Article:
Nurses Conference 2013 - Kimberly Smith-Niezgoda, M.Ac., L.Ac, Dipl.nccaom
Acupuncture - what is acupuncture? And how does inserting thin, sterile needles at specific places on the body reduce pain and promote healing? And why would I solicit a treatment that uses sharp, pointy things while I am awake? Because it works - acupuncture works.
Good afternoon, my name is Kimberly Smith-Niezgoda. I am a board certified licensed acupuncturist. I also have a degree in nutrition and I extensively use both western and eastern dietary therapies with my patients. I would like to thank Tracey and the Foundation for having me and all of you for having me here today to share hopefully some insights into this amazing medicine and some other modalities that may help. And especially after hearing some of the presentations this morning I certainly have learned a lot. I believe I am also here to share some hope. For either any of us that are suffering from endometriosis or from some of our patients that we may be interfacing with.
Can I ask who here has ever experienced acupuncture? Okay, so maybe a third, maybe a third. So for any of you that have had acupuncture treatments hopefully you will have some new information and for people that have not, hopefully you will have some things that you will learn.
I will be covering what is acupuncture, how does it work to relieve pain and reduce symptoms, why is it appropriate to use with our endometriosis patients. If that is not enough to cram into a half hour what role does nutrition play in healing and in managing the menstrual cycle and potentially endometriosis?
What is acupuncture? According to Webster's, this is straight out of Webster's dictionary, "Acupuncture, an originally Chinese practice of inserting fine needles through the skin at specific points, especially to cure disease or relieve pain", a very broad, generalized theory to explain. Its facts include stimulation of release of natural opiates, blockage of pain signal transmission, and a placebo effect. It is a medicine that has been used for over 3000 years. It continues to be used for not only pain relief but also for internal medicine. Today more and more western medical institutions are recognizing the effectiveness of acupuncture for a number of conditions.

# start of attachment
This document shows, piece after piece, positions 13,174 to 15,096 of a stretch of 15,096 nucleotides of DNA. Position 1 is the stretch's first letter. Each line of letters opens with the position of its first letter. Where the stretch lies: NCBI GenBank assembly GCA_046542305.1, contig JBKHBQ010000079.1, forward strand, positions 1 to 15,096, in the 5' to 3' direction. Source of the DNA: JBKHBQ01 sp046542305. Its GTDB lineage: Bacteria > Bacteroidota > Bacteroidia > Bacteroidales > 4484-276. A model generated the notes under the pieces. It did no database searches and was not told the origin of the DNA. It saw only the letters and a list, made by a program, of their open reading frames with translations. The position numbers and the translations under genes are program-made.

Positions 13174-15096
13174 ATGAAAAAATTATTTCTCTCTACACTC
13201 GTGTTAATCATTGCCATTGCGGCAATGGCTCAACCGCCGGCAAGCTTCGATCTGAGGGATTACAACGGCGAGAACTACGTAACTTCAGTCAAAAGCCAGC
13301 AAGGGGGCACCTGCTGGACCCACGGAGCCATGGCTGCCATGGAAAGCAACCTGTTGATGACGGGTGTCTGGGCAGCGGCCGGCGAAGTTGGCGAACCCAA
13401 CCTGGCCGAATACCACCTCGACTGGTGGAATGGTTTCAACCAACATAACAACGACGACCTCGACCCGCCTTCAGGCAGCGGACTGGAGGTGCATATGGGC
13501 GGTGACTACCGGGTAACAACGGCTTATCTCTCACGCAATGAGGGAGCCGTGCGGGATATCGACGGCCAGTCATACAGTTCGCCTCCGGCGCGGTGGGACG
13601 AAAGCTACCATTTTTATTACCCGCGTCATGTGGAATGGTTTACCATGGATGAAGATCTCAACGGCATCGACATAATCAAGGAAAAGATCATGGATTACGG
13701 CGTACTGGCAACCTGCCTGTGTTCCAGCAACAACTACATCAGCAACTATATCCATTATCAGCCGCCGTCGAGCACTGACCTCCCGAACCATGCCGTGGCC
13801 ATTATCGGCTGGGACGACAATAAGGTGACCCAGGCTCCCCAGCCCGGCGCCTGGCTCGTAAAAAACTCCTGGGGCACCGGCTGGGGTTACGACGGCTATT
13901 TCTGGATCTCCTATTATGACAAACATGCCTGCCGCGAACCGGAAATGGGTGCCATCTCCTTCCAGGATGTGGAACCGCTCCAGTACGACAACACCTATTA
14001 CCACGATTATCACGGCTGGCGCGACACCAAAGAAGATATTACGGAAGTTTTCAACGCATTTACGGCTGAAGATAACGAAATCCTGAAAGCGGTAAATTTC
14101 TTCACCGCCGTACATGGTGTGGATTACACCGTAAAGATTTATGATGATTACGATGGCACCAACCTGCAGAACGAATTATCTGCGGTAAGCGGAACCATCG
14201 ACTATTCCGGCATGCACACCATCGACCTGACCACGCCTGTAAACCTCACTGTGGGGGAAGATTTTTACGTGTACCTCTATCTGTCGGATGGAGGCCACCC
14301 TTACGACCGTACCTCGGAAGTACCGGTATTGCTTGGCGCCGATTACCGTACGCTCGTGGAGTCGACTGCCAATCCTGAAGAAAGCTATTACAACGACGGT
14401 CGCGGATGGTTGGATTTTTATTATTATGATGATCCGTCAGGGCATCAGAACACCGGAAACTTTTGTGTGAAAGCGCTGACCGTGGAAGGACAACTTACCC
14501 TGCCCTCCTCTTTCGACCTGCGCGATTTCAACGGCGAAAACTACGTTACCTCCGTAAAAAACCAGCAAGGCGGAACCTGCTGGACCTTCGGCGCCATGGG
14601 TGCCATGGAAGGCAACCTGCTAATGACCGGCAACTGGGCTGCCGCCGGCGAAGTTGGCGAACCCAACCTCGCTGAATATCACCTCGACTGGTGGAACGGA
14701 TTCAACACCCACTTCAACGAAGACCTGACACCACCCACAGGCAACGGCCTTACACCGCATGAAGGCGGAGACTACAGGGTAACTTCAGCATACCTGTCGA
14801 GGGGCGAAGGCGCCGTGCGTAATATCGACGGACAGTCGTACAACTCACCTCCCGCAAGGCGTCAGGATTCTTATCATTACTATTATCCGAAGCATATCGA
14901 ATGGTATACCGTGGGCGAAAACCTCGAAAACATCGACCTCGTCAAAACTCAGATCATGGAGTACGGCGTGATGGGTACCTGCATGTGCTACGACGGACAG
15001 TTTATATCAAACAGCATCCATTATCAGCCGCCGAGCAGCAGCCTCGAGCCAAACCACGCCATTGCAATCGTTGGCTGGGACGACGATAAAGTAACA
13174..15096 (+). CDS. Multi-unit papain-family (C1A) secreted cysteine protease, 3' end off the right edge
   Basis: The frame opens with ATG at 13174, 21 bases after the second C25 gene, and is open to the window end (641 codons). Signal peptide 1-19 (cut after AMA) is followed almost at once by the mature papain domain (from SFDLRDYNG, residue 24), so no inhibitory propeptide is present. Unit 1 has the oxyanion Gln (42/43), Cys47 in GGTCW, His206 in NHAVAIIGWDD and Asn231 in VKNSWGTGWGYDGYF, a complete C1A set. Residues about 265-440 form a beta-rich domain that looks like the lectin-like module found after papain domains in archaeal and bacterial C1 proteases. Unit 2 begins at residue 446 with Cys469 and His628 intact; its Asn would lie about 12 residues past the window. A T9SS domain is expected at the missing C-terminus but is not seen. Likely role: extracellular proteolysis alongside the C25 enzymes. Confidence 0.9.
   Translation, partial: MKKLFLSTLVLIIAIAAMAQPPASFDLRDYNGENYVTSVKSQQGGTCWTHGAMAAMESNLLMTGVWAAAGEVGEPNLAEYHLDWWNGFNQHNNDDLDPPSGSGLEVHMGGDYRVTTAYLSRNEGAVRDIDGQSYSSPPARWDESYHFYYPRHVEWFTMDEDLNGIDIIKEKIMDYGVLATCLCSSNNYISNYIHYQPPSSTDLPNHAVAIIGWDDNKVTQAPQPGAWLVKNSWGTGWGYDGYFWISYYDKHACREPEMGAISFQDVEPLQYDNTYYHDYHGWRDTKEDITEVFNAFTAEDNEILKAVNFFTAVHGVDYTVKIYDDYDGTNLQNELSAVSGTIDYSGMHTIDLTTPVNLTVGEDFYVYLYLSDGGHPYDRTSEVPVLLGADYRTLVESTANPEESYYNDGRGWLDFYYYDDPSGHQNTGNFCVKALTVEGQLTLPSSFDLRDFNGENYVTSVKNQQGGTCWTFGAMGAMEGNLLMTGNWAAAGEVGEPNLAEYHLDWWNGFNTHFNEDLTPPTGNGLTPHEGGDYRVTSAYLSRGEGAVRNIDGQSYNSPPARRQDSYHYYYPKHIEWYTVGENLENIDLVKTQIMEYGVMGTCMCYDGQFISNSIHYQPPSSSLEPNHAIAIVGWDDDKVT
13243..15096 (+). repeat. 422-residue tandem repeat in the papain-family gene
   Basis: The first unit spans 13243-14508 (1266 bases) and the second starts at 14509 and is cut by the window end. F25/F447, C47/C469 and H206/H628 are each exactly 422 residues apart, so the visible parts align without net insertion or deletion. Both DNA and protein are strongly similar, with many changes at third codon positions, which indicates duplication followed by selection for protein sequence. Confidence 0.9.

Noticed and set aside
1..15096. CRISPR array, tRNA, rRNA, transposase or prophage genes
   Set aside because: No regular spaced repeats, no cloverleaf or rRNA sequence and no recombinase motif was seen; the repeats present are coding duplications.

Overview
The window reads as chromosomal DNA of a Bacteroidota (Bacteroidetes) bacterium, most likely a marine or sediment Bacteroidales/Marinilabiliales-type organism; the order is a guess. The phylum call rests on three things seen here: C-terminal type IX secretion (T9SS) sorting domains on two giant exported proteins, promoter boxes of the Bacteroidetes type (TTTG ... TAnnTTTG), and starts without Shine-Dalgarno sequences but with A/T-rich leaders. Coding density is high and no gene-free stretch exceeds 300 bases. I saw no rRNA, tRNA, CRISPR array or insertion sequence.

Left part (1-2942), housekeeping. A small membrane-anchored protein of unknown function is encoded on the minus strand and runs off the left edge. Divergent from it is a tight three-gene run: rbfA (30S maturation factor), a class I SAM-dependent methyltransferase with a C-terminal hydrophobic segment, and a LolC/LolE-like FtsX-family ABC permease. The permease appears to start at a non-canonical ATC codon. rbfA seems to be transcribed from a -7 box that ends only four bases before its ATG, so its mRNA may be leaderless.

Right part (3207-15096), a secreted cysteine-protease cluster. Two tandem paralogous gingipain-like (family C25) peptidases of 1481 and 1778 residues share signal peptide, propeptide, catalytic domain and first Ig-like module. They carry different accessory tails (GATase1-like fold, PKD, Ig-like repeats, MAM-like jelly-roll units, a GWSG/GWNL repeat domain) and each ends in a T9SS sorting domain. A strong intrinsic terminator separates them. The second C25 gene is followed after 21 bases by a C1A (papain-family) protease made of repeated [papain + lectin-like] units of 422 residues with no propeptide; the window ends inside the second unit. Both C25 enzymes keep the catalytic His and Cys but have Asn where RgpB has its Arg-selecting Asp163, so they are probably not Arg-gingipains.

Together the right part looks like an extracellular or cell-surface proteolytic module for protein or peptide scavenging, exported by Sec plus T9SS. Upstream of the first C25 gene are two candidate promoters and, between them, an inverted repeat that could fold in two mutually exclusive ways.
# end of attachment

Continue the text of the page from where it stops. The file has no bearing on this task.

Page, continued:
So how does it work? There are several modes of action that have been identified for acupuncture and the mechanisms can get quite complex and probably not really appropriate, but ultimately acupuncture is a remarkably simple medicine that depends upon the stimulation of the peripheral nervous system. So what does that stimulation at the periphery do? It promotes blood flow. This is significant because everything the body needs to heal is in the blood. It includes oxygen, the nutrients that we absorb from food, the immune substances, hormones, analgesics and anti-inflammatories and restoring proper blood flow. As we all know many of us if any of you have been nurses it is vital to promoting and maintaining health.
Acupuncture stimulates the body's built-in healing mechanisms, extremely important. Acupuncture creates micro traumas that stimulate the body's ability to spontaneously heal injuries, to the tissue through the nervous, the immune and the endocrine systems.
Acupuncture releases natural pain killers, again, extremely important when we are talking abut something like endometriosis. Inserting a needle sends a signal through the nervous system to the brain where chemicals such as endorphins, norepinephrines and enkephalins are released. Some of these substances are ten to 200 times stronger than morphine. That is pretty significant when we are talking about a population of people that are suffering from debilitating pain. Ten to 200 times stronger than morphine.
Acupuncture reduces both the intensity and the perception of chronic pain, again, very, very applicable in the scenario of endometriosis. In hearing Dr. Seckin speak occasionally you have a highly successful surgery or from the surgeon's standpoint the surgery is successful and yet the patient is still suffering with pain. Acupuncture can be a modality that helps to interrupt and interface with that perception, the ongoing perception, the muscle memory the body is having of chronic pain or debilitating the intensity of it.